Fourthly, the pandemic promotes the rise of vaccine nationalism and accelerates the revival of the community value of East Asian countries, which has epochal significance from the perspective of the history of world civilisation.

The most influential political and economic event in 2020 was the US elections and the related change of Administration. The US elections represented the sharpest but also the most frustrating change in US history. Although Donald Trump lost the election, 74,216,154 citizens voted for the outgoing President.

For the United States, the change in direction cannot be seen as the advent of a resolute and determined policy along one single line, as the basic reality of the highly divided American society was not changed, but indeed strengthened due to the general election. The huge impact promoted the spread of political violence and protests in the United States.

Source: The US Crisis Monitor, Bridging Divides Initiative, Princeton School of Public and International Affairs’, Liechtenstein Institute on Self-Determination.

First of all, Donald Trump lost the election, but the spectre of Trumpism has remained in the United States and even in Europe, which is generally not conducive to advancing the strategy of developing relations with China.

Secondly, the “antagonism” of the US strategy towards China has not changed radically. Trump hadopened a political-economic dispute with China. Itisparticularlynoteworthythat the younger generation of the Republican leadership isgraduallybecominghostile and negative towards China, and exertsgreatinfluence in Congress.Thisdoesnotfavours world peace.

Thirdly, if this attitude is not contained, it will lead to negative long-term impacts between high-tech decoupling and ideological competition. Finally, China’s policy towards the United States has been perfected and refined: although the government is still adopting a wait-and-see attitude, the voice of seeking cooperation and being rational and pragmatic is still the mainstream in China.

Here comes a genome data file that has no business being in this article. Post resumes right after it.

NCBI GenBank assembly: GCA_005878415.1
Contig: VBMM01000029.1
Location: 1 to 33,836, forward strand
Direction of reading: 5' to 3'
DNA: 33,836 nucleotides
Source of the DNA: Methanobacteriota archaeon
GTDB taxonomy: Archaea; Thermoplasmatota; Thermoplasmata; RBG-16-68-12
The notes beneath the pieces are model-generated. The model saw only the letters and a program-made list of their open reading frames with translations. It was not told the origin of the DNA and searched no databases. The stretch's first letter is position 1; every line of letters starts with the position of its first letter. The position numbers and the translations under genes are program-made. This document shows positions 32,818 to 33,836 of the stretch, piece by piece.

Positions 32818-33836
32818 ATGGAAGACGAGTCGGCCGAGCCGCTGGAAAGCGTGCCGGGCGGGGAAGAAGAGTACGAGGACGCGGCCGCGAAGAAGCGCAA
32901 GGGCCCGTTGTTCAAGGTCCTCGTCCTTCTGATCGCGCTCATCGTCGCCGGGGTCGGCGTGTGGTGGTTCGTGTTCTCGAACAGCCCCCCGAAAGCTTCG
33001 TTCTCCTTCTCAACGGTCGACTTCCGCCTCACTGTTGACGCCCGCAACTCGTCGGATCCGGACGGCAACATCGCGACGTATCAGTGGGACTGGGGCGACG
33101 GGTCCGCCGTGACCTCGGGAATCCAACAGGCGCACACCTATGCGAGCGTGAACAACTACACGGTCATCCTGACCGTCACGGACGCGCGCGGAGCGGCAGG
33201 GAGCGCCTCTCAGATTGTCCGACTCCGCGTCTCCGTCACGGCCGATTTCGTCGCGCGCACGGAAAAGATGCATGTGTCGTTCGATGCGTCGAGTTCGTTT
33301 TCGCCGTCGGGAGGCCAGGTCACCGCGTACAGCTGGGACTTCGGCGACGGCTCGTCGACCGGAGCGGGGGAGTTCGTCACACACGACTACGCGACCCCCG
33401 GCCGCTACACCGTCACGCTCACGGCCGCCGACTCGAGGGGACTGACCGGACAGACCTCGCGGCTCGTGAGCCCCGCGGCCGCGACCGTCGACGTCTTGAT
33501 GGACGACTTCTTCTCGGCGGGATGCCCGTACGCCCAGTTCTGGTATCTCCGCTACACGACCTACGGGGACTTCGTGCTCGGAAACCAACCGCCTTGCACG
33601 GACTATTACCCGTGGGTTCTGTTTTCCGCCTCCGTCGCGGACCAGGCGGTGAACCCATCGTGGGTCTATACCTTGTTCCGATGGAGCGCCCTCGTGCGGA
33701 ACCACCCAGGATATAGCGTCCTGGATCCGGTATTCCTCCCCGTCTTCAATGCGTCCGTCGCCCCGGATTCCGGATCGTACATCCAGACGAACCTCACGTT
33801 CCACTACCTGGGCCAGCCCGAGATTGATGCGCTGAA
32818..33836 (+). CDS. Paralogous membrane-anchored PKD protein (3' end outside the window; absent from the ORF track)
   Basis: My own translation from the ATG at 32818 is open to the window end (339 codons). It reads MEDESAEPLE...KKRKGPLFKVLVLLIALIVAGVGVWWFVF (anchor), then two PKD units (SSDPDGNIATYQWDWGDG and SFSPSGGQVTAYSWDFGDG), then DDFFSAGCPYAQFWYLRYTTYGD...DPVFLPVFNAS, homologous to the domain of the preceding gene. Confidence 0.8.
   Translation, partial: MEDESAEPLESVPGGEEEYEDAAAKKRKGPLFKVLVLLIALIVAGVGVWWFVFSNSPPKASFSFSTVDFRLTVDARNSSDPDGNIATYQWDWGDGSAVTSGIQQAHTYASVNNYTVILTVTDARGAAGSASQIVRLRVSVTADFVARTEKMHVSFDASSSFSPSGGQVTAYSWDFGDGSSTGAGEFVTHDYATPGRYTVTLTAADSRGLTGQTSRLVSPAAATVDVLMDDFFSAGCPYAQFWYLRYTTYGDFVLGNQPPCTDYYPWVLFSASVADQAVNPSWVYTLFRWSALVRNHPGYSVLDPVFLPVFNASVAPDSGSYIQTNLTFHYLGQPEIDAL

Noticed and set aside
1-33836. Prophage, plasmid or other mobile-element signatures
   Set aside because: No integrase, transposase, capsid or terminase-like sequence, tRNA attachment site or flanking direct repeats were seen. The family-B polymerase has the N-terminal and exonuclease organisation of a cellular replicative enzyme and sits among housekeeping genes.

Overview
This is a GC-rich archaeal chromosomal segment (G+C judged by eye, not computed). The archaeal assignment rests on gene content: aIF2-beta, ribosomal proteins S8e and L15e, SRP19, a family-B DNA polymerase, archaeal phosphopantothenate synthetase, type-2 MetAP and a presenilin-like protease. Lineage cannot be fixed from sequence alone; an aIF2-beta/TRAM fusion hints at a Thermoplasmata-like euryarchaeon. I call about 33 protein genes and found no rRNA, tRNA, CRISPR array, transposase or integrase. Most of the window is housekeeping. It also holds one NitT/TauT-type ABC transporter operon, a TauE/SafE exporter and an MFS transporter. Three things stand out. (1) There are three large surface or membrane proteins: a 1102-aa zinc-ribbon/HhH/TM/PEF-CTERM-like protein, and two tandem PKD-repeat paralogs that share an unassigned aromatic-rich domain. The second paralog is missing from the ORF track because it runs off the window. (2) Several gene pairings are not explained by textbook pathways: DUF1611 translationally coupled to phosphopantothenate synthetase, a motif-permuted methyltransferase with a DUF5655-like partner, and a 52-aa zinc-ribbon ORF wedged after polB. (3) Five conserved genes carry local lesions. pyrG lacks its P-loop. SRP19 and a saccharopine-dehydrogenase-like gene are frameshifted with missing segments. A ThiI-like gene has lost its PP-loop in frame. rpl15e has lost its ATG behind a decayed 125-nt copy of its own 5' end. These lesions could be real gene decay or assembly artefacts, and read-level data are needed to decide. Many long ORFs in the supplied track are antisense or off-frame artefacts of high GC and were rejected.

Besides the issue that China will reduce its dependence on the world and increase world’s dependence on China itself, China will reduce its dependence on traditional growth models and increase its care for social, green and environmental sustainability.

The year 2021 is proving that the focus of the analysis of global political and economic trends will still be competition between China and the United States. President Biden’s Administration still regards China as its main strategic competitor, but the methods of addressing the issue are quite different from those of Trump’s Administration. The main difference lies in the fact that President Biden focuses on solving domestic problems and does not exclude the most important issues with China.

President Biden’s Administration has adapted its strategy for China as the influence of major lobbies and interest groups – such as the US finance and military industry – on policy is constant compared to the previous Administration. Nevertheless, the Chinese factor in the chain of global interests keeps higher levels.

Indeed, voices from both parties in the US Congress calling for curbing China’s rise are also increasing.

In short, in terms of China’s policy direction, President Biden’s Administration is expected to oppose a trade war because it harms the core interests of the US business community. However, there are likely to be problems for Taiwan, Xianggang (Hong Kong), Xinjiang Weiwu’er (Uyghur), South China Sea, Xizang (Tibet), as well as other issues.

The possibility of renewed trade negotiations between China and the United States is expected to increase significantly in the future and the US strategy of constructive competition will be reformed.